Cagamas, Malaysia's secondary mortgage agency, began roadshows last week for the country's first Islamic mortgage-backed securitization. Accompanied by joint lead managers Commerce International Merchant Bankers and HSBC Securities plus co-managers ABN AMRO and AmMerchant Bank, Cagamas met with investors in Kuala Lumpur, Hong Kong and Singapore for a M$2.05 billion issue ($527.6 million). Pricing and closing of books are scheduled for Wednesday.
The deal, issued out of the Cagamas MBS Berhard SPV, securitizes a static pool of mortgages extended to public sector workers. Cagamas bought the portfolio, consisting of 37,334 contracts worth M$2.84 billion, from the Government Housing Loans Division, which will act as servicer.
The loans were originated between 1996 and 2000, and have a weighted average term to maturity of 23.23 months and 3.47 years of seasoning. Payments are deducted directly from monthly salaries, reducing exposure to the creditworthiness of employees. In addition, government originators are ranked senior to other creditors in Malaysia.
Cagamas MBS will issue six tranches of Sukuk Musyarakah notes. Under Islamic law, the Musyarakah concept is effectively a joint venture between two parties to finance the project, in this case the issuer and investors. Profits will be distributed at a pre-agreed ratio, with any losses shared according to the amount invested.
All six tranches are rated triple-A by Rating Agency Malaysia and Malaysian Rating Corp., with maturities of three, five, seven, 10, 12 and 15 years. The three long-dated pieces have been included to attract insurance companies, pension funds and provident funds, while 15-years stretches the yield curve for Islamic securitization. Tranche size will be finalized based on demand.
Cagamas will employ a reverse pay structure, allowing surplus cashflows to be distributed to the longest-dated tranche, assuming the cash balance exceeds M$66 million after scheduled repayments to the other five tranches have been met.
Bankers involved on the deal declined to offer details on indicative pricing levels. However, a source familiar with Malaysian ABS reported that the three-year notes are being marketed at 3.70%, five-year notes at 4.30%, seven-year notes at 4.95% and the 10-year notes at 5.50%.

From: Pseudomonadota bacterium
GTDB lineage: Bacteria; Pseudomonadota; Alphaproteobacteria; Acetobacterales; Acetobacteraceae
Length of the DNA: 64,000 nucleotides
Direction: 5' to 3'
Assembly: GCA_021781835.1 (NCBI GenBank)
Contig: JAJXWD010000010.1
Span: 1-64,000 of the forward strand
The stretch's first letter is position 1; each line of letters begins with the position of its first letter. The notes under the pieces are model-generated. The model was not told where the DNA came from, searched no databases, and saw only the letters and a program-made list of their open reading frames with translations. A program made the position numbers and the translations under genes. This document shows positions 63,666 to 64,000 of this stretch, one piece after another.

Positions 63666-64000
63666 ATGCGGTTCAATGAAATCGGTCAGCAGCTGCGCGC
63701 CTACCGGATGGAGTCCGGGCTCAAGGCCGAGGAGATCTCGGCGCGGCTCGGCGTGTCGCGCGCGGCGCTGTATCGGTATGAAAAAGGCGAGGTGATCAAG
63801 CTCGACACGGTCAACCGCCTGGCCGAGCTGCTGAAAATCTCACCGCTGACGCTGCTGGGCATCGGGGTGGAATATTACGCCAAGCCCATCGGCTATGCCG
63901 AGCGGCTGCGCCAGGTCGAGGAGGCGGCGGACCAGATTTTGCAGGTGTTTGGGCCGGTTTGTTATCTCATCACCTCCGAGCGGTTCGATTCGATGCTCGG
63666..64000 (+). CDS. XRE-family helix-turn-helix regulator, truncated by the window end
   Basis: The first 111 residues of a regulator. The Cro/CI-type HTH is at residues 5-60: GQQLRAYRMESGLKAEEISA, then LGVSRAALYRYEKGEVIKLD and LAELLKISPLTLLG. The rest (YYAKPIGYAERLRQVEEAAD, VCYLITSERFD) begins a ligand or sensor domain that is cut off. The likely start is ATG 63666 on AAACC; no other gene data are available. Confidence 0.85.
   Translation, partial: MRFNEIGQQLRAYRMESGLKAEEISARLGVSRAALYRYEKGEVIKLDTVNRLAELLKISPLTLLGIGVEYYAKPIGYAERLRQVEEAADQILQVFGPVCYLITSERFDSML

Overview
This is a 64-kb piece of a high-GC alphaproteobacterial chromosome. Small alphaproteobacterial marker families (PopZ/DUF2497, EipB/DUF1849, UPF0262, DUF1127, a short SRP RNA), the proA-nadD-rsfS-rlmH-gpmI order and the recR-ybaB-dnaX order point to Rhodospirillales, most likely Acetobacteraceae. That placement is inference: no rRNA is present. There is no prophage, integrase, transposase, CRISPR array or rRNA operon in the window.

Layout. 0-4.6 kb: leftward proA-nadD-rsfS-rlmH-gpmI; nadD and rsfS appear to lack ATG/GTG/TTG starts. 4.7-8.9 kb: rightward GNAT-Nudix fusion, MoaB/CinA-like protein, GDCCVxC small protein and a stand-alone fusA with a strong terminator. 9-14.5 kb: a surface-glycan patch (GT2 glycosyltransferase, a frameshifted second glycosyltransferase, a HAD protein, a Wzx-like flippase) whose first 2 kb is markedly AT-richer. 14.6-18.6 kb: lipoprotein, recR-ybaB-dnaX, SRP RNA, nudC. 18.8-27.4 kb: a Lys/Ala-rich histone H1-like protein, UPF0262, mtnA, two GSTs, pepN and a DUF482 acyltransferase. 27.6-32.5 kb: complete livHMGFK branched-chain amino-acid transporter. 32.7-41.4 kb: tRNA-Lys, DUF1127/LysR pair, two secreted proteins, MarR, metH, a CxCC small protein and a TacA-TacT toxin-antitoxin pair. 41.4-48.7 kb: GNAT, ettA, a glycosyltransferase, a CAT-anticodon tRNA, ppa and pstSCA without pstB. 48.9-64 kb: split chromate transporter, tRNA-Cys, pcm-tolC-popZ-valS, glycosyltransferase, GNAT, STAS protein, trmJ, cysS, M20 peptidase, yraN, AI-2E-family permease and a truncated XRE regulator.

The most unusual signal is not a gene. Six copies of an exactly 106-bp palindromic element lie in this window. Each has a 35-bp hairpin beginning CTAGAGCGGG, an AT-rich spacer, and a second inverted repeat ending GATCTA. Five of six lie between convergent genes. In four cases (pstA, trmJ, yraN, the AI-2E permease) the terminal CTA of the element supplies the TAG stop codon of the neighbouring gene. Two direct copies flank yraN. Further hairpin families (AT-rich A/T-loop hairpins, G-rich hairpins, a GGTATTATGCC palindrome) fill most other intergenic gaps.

If unconfirmed reports are correct, the aforementioned rates equal a 52 basis point pick-up over Malaysian government securities for the three-year piece, and 88 and 135 basis point pick-ups for the five and ten year tranches, respectively.
The nominal coupons would also match those offered on Cagamas' debut M$1.6 billion conventional MBS completed last October (see ASR 10/18/04). Interest rates have come in since last year, however, and in recent secondary market activity, those bonds traded at 3.37% for three-year paper, 4% for five year paper) and 5.07% seven year paper.
Although investors will most likely be attracted to Cagamas' quasi-sovereign status - it is 20% owned by Malaysian central bank Bank Negara - some pick-up over its debut is anticipated, due to the Islamic nature of the latest issue and the desire to attract foreign investors.
Cagamas officials told local reporters it is hoping to place between 20% and 25% of the paper offshore, a goal that if met, would repeat the success of the agency's first transaction, which saw 22% bought by foreign accounts.
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